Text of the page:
Fog - Applying blockchain to secure a distributed set of clusters
Document typeMaster thesis
Rights accessOpen Access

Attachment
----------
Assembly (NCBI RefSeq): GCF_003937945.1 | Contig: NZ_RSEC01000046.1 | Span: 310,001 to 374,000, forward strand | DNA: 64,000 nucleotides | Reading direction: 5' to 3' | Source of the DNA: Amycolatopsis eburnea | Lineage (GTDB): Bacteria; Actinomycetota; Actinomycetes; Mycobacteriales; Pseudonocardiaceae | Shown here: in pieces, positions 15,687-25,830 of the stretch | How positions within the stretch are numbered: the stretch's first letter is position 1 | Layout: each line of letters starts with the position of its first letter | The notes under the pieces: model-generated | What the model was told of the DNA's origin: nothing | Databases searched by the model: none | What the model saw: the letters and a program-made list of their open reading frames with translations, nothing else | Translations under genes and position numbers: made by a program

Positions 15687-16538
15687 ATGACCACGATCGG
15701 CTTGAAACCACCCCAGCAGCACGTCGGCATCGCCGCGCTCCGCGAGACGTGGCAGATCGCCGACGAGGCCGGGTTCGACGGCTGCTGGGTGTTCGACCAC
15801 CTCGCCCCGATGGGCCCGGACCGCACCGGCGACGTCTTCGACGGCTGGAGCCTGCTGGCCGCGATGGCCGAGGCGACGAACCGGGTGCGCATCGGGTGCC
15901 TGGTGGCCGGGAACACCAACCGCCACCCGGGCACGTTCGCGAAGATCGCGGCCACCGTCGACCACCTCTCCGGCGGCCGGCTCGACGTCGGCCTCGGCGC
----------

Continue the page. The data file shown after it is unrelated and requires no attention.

5G has already been presented and shown in major congresses, thus it’s just a matter of time that this technology comes to the enterprise and public usages. Therefore, we can affirm that we are moving towards a world where everything will be connected (i.e. our cars, our houses, our wearable devices). Consequently, the number of devices connected to the Fog will be around the billions. This drastic increase in connected devices at the Fog layer promotes a change in the Internet architecture, that requires new technologies to manage the newly Fog devices. Despite the cloud being a powerful model, at the end it’s a centralized architecture, thus it fails to scale with the addition of millions of Fog devices. The Fog presents a great amount of architectural and management challenges, such as who will run the Fog infrastructure, or how the Fog nodes will provide services by themselves, and a sometimes forgotten but critical aspect, the security. The current centralized security architectures do not scale well enough in order to be applied on the Fog. Those models such as Certificate Authorities (CA’s) are centralized, usually on cloud providers, and offer a much more static security (i.e. a website secured with a CA, that barely changes IP and doesn’t move). At the end this kind of security approaches are invalid in environments where devices are moving and changing networks constantly, like the fog scenario, because the same nature of the approach makes it invalid for such scenarios. Therefore, we require new and completely distributed security architectures, capable of being flexible and scalable, while at the same time providing fault proof security to the Fog. A new technology that has been growing lately is the blockchain, this technology really shines on completely distributed systems. The blockchain is capable of keeping an immutable set of data distributed across multiple peers on a network. Then the peers can use that data and update it through a consensus procedure, performed following a consensus algorithm criteria. The main objective of this project is the proposal of a novel blockchain architecture that will contain all the Fog session information. This information will be used to provide security to the Fog devices, and it will be capable of providing authentication and verification mechanisms to those devices, ensuring the integrity of the data provided. To accomplish this objective a Fog profile will be used. Each new device will be able to register its profile in the Fog session, with a required set of public keys, and by providing an extensible Rule-set field that will contain all the required information in order to identify a device (i.e. the device specs such as CPU or RAM), to later on execute services on the Fog, based on such specs and information.